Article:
Articles

Critical Ideas for the Psychologically Healthy Workplace

A. Richey

In this webinar on Conflict, Emotion, Incidents, & Behaviour, Pierre Nadeau, Respectful Workplace Specialist at Proactive ReSolutions, explores the key ideas to help you to deal with problematic situations in the workplace.

Humans treat each other the way they’re treated. They’re dragged into bad behaviour when not treated with the respect they deserve – it's an escalating cycle of reactive behaviours.

Psychologically healthy workplaces are places where people can share a common language or a common approach on how to deal with workplace conflict. To explore this further, it is necessary to define the difference between a dispute and a conflict.

  • Dispute: A contest on how to answer a question. Disputes are quite healthy. To resolve a dispute, find out what the question is and find a way to resolve the question. This might include conflict based negotiations, collaborative problem-solving groups, or mediation. 
  • Conflict: Negative emotions associated with a relationship. Solutions might include reorganising the organisation to keep the people away from each other, coaching or counselling individuals, or proactive conferencing based on restorative justice. Under this system people are asked  about how they have been affected, then the people are brought together, the past is acknowledged and ways of moving forward are identified. This may result in a written agreement. The aim is to transform conflict in something more positive.

“Conflict is basically about negative emotions. Emotions are intra personal processes which are rooted in our physiology,” he said. 

If conflict is about negative emotions, and emotions are within us, then they're bound to come out of us eventually. 

Bodies go into fight or flight mode when faced with conflict. The results might be increased heartbeat, increased blood pressure, adrenaline or micro-facial expressions. 

The aim is to resist the urge to respond in kind.  But suppressing the negative emotions takes its toll. It is important to have ways to deal with the situation, otherwise, negative emotions impact the individual, and in turn can impact those around them. 

As a result there may be more volitional behaviours, and the cycle continues. If each individual is personally accountability for their behaviour, rather than focused on the behaviour of others, a psychologically respectful workplace is more likely.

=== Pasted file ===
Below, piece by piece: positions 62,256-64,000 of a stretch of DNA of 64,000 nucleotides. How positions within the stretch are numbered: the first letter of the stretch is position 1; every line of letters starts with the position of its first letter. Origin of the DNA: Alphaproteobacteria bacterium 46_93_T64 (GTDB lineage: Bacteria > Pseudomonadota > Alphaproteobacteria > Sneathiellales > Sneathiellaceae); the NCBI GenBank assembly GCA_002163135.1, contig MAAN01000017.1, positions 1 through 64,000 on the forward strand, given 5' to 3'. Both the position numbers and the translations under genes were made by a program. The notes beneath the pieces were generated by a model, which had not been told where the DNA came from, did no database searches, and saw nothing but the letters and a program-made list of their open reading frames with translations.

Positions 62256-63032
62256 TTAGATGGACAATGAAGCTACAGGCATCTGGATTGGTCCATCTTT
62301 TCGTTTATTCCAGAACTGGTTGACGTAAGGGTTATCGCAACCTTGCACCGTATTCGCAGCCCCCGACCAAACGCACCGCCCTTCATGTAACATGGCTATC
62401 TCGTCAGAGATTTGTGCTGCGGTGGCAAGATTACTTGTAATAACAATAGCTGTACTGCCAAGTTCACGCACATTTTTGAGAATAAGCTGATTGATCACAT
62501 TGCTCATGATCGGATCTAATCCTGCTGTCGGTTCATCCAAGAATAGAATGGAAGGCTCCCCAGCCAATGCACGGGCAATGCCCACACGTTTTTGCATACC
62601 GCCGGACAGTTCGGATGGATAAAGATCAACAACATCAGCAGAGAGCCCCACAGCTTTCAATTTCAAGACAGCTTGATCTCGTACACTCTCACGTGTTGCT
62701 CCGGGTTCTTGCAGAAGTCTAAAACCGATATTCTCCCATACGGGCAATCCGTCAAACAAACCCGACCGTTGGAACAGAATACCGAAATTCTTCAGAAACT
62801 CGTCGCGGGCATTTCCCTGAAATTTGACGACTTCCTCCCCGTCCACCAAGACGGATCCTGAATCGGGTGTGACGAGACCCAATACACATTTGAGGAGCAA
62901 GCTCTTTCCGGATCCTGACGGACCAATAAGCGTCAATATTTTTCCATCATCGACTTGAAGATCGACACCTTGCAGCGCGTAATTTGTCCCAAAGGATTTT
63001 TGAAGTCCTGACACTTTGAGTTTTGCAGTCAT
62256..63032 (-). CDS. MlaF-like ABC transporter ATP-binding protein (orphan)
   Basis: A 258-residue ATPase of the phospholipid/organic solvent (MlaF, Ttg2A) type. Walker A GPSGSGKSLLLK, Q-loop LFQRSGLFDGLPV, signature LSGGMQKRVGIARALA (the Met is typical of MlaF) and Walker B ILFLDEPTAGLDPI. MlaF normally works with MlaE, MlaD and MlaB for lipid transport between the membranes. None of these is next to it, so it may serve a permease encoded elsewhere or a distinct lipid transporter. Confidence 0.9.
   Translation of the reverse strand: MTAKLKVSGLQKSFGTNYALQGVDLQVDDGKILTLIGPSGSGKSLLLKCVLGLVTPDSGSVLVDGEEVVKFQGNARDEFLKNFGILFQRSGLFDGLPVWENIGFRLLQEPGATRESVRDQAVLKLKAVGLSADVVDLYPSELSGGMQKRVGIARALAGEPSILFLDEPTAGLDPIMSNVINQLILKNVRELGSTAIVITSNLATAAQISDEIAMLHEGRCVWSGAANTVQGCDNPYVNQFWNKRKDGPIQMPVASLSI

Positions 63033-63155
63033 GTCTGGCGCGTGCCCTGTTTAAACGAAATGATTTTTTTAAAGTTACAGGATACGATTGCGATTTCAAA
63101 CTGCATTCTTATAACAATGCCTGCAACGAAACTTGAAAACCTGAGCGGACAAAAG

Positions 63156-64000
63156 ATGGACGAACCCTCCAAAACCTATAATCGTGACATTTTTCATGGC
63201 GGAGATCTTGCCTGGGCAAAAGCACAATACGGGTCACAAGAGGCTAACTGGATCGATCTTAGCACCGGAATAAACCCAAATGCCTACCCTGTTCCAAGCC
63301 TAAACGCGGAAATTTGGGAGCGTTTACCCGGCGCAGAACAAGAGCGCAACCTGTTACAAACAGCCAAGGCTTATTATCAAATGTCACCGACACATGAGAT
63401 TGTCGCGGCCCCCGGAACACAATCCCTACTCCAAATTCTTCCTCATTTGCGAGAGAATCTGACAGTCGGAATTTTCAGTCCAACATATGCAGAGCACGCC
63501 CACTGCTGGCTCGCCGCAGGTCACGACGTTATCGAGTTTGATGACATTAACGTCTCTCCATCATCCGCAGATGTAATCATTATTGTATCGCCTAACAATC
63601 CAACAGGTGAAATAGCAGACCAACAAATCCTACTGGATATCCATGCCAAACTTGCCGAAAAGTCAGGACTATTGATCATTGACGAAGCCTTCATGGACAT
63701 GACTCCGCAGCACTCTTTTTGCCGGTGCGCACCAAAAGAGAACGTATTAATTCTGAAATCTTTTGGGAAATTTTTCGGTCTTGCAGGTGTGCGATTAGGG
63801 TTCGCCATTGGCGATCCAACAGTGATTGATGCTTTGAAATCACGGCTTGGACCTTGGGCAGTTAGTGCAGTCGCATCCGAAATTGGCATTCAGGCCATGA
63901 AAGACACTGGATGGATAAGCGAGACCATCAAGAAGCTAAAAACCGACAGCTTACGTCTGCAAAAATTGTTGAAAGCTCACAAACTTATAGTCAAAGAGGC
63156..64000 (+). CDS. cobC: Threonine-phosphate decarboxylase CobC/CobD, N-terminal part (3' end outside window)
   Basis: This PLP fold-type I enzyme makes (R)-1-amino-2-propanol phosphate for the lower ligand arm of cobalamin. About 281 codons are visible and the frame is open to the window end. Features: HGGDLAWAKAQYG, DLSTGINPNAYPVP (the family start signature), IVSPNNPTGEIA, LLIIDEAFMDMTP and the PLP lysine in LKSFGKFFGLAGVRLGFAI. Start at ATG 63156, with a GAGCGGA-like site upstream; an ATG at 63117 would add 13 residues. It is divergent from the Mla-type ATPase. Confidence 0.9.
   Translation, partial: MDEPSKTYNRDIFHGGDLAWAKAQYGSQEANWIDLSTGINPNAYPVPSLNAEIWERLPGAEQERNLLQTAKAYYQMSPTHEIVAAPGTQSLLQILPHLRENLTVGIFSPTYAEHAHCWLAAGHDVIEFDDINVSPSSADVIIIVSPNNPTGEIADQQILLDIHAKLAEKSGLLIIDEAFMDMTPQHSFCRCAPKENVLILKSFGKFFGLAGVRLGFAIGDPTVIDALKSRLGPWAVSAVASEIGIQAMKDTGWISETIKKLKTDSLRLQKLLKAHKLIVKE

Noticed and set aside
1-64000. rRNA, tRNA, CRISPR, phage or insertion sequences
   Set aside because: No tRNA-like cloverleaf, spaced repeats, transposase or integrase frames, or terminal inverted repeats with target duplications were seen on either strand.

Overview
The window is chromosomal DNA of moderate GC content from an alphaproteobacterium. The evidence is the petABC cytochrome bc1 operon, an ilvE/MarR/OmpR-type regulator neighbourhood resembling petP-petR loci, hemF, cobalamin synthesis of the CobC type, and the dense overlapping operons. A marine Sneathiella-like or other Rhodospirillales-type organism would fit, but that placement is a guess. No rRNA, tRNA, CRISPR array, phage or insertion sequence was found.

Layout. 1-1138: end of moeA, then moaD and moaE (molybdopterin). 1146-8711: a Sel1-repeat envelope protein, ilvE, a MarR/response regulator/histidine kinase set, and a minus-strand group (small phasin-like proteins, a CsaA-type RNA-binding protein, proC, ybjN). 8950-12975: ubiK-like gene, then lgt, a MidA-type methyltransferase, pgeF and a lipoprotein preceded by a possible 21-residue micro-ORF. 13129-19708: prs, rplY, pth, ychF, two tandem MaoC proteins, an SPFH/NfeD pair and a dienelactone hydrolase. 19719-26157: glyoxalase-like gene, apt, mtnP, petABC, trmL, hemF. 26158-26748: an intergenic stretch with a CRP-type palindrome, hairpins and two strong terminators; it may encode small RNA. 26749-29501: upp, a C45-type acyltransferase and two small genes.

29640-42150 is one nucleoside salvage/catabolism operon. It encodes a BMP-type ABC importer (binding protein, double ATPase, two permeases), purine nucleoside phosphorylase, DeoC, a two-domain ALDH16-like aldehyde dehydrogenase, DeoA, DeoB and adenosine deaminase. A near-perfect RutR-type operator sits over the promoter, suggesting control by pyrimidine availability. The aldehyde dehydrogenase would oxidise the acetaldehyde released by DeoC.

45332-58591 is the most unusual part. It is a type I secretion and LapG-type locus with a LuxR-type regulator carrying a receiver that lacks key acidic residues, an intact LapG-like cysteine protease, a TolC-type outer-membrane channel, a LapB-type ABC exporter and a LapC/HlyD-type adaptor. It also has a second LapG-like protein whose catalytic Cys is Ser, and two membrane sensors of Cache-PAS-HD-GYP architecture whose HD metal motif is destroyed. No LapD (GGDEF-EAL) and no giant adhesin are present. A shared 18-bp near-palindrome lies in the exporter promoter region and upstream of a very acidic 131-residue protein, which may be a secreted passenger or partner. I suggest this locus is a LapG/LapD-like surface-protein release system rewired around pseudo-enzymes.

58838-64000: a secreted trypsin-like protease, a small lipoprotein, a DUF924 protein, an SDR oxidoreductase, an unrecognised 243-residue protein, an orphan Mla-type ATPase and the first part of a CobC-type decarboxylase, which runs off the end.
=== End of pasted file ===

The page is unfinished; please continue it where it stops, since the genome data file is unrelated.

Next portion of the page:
There are different points of intervention depending on the stage of the conflict. The best action which can be taken is to support people responding to strong emotions with constructive behaviour - responding with the head rather than the heart.

Humans have a tendency to judge, and then use those judgements in their approach to resolving situations. eg “I want to talk you about your bad attitude.”

The conversation is more likely to be useful if approached constructively.  eg “We need to have a chat about what happened at the meeting this morning.” It could then be discussed in terms of behaviour identifiers. 

Asking questions and finding out what was bothering the person. Acknowledging what they say and asking for behaviour change. The meeting could then end with mutual agreement.

Describe the behaviour rather than the label. i.e. instead of conflict, there could be a description of the behaviour such as they turned their back and walked away.

Why do people behave the way they do? Many excuses are provided. The cause of our behaviour is generally because people have decided to behave that way. These decisions may not be conscious or rational.

In road rage for example, most people would not have behaved the same way if there was policeman on the corner or if there was a six-year-old in the seat beside them. 

The job of managers to help people is to support and productive workplace. 

An important component of this is to ensure the workplace is conducive to good working relationships. 

Leading by doing helps.  But managers can also act as a limiter to negative behaviour by being that obvious person who influences the behaviour of team members.  

Nothing happens in vacuum. Everything is context driven. There may be issues within the group which are driving the behaviour. The more we know about our people as managers, the more capable we are of helping them with their lives. Work to support good decisions by changing the behaviour context.

Workers and managers seek respect and dignity.  Incivility and nonchalance are destructive. 

Treat others the way you want to be treated. Bullying and harassment are much less likely to occur in a civil and cooperative working environment.  

Pierre Nadeau’s webinar can be found here.

http://www.cirpd.org/resources/Webinars/Pages/CriticalIdeasforthePsychologicallyHealthyWorkplace.aspx